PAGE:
With the next generation entering the workforce, how do you ensure the training you’re providing them is being followed in day-to-day operations?
Let’s take the Dynamic Positioning (DP) Operator job role as an example. This job requires a person to maintain the critical positioning of ships on open waters. There are high risks associated with executing the tasks associated with the job, so companies should want to have constant assurance that their DP Operators are capable of performing their job role safely and reliably. Without that assurance, there is an increased potential for failure, which would be costly for these companies.
In the U.S. we have historically trained individuals (mostly on the job) and at some point, a trusted trainer gives a thumbs up or down as to the worker’s ability to work on their own. In other words, they have shown some level of competence in performing the job consistently. Jobs in the nuclear, aviation, space, and medical fields all require competency assessment by qualified assessors, who assess the knowledge and performance of individuals in critical job roles in these industries over and over again during their career lifecycle. But for the average worker, the only assessment they may get is a test (written or verbal) on what they know and some informal assessment of their performance, which is based mostly on the opinion (not a standard) of the person tasked with signing off on their ability to do the job alone.
Structured workplace assessment, by qualified assessors, is slowly starting to be practiced as a tool to provide assurance of a worker’s competence both in knowledge and in performance. These qualified assessors must demonstrate their competence in remaining neutral throughout an assessment, and in making a competency judgment based solely on the requirements from an approved assessment standard.
We’ve seen a movement in the U.S. to implement Competency Management Systems (CMS), mainly in the oil and gas industry because of high risks associated with certain job roles. This ties to our example of the DP Operator, a position required on deep-water drillships used in the Gulf of Mexico to find hydrocarbons and produce them. Regulators know the role of the DP Operator is critical to safe and reliable operations on these ships and now have a rule in place to address the competency of those who undertake this job. That rule describes how the DP Operator must be assessed by a trained and qualified assessor against established standards.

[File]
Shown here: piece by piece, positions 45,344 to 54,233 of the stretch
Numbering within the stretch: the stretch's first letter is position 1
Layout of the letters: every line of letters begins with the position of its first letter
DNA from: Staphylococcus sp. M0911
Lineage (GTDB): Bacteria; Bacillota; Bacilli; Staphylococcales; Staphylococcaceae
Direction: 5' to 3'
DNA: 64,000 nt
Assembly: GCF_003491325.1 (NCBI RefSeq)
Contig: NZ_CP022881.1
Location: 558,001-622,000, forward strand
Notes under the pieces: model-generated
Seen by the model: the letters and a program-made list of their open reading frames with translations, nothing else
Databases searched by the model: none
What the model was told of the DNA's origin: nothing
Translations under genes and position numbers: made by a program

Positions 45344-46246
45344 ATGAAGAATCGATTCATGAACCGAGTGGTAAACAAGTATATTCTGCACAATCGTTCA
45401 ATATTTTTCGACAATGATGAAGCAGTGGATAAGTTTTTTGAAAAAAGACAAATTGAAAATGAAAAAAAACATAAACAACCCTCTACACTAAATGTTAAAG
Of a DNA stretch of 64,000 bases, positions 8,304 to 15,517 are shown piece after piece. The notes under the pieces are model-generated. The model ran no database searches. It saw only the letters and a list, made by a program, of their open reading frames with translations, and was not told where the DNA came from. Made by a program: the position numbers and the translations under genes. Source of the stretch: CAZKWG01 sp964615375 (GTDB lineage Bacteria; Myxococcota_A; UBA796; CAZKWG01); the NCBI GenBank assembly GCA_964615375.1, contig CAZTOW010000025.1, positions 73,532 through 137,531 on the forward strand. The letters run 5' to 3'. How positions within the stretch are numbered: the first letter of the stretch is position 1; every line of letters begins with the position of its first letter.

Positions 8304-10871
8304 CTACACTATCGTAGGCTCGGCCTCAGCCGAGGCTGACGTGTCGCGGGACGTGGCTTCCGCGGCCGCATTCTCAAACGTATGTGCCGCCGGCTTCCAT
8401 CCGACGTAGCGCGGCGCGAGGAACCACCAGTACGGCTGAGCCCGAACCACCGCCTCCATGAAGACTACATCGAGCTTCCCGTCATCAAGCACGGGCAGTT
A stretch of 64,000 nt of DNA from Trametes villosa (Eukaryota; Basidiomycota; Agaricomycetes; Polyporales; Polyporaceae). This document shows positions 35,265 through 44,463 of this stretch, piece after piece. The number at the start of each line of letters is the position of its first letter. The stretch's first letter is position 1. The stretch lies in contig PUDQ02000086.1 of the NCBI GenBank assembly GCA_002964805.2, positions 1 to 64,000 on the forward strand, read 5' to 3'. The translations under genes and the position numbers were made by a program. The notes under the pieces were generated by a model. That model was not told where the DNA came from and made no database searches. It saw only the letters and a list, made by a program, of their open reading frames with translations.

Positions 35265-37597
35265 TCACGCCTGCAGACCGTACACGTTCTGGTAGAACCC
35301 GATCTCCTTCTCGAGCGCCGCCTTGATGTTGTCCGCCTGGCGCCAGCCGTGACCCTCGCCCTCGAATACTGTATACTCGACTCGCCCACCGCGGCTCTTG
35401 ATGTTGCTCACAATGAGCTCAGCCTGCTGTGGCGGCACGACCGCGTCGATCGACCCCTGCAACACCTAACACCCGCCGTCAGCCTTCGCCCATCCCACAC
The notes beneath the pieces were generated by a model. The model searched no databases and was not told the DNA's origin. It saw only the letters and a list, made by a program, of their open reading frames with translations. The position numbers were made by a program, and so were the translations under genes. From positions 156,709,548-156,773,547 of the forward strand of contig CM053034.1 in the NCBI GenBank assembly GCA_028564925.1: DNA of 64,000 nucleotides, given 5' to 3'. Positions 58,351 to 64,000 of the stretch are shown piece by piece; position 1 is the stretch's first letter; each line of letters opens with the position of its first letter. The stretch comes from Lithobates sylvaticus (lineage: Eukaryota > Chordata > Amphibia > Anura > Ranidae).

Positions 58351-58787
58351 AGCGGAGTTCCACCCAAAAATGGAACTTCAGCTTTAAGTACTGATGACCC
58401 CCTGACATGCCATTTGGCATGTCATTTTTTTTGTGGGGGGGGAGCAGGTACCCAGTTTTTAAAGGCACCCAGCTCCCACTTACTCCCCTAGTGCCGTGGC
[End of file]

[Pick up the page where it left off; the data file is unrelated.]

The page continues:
So, how do you assure the assessors you select are trained to international and national assessor standards? How do you ensure that they understand and can perform the specified requirements of a workplace assessor? What controls do you put in place to ensure they make a competency judgment on a DP Operator based on an approved standard instead of their personal opinion? If you use internal assessors in your company, how do you qualify your assessors, and how do they maintain their qualifications? All of these questions have a direct effect on the risk level of your ship’s daily operation.
The U.S. Coast Guard has drafted specific language to this very point. The DP Operator workplace assessors should not only know the DP job duties and responsibilities; they should also be able to show and demonstrate the following:
Assessing a DP Operator is much more than just giving them a knowledge test and grading it to see if they passed. Applying the USCG recommendations to verify the assessors are using a consistent, approved process to assess DP Operators is a starting point for developing a more competent, safer workforce and workplace for others.
How can we help you assess your assessors and provide assurance of their qualifications? Contact us today to talk about how we can work with you to improve your assessment and competency processes.
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“It was an absolute pleasure working alongside Daryl Brister and Shea CCS. With their years of experience designing and developing competency systems and competence standards, they were able to provide not only tremendous professional guidance on our budding competence assurance process but also allowed for a remarkable amount of work to be completed in a very limited amount of time. They brought expertise, focus, and enthusiasm to the project, which ultimately led to significant added value for our organization. ”
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